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Rodeo Belt Buckles, Bull Riding and a little bit of History

By May 3, 2020News
Rodeos have long been a popular competitor and spectator sport in Australia, but were not run on an organized basis until the 1880s. The National Agricultural Society of Victoria ran one of the earliest recorded events in 1888, when a roughriding competition was held at their annual show. Travelling tent rodeo shows increased the popularity of roughriding throughout much of Australia. However, by 1930, the Great Depression left only a few of these travelling shows on the road.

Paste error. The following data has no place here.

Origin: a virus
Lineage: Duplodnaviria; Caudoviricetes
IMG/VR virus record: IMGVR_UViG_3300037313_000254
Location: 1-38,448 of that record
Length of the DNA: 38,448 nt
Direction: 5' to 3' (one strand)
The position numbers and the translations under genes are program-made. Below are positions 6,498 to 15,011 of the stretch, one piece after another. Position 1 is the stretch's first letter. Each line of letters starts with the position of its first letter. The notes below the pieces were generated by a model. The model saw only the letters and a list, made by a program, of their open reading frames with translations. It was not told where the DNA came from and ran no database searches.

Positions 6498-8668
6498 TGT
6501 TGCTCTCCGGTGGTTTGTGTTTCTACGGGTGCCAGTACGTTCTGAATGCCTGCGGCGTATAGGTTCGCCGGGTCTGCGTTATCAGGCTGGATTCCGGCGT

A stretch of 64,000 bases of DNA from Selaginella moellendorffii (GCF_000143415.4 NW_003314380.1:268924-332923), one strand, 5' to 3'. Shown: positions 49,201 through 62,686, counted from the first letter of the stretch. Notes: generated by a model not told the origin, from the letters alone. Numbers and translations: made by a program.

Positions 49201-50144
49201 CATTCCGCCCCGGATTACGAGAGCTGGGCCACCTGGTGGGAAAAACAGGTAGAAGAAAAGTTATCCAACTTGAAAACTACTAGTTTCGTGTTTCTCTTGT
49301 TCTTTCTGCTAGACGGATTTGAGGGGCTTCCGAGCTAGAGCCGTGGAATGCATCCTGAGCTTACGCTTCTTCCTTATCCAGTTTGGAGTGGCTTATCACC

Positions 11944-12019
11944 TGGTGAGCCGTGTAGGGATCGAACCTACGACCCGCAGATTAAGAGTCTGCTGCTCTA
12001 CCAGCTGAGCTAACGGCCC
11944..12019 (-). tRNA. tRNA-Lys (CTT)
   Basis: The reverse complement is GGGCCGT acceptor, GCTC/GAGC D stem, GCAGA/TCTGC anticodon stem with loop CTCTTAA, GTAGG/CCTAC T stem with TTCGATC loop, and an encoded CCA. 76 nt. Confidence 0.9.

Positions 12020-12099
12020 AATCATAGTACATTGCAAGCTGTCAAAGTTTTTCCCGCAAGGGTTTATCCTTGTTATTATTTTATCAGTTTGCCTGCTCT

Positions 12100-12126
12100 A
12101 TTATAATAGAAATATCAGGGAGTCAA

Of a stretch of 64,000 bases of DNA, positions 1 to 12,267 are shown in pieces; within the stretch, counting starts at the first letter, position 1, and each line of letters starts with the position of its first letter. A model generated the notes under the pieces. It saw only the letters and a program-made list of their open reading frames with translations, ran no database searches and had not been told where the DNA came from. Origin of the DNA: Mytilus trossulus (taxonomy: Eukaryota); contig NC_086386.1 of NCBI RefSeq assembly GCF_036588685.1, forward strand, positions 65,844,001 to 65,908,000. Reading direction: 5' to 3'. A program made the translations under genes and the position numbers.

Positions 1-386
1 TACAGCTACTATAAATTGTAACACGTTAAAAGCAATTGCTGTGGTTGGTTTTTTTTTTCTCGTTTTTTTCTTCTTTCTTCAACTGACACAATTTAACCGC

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Bushmen’s Carnivals, the Australian equivalent of American rodeos, originated in Northern New South Wales in the 1920s.
Australian rodeo continued to grow following WWII, and by September 1978 riders from the US, Canada, New Zealand and Australia competed in the World Rodeo Titles there for prize money totaling $60,000. In 1982, an Australian Bushmen’s Carnival Association team competed in the North American Rodeo Commission’s championships in Denver, Colorado, finishing sixth overall.

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Bull Riding is the most popular rodeo riding event and the most dangerous. A loose rope straps a man’s hand to a tonne of explosive power.  Because the cowboy never knows what the animal beneath him is going to do next, he must draw upon his sharpest mental and physical abilities when trying to conquer this twisting tornado. To keep his position and balance, a bull rider is constantly grabbing for new holds with his feet and continually pulling up on the rope.

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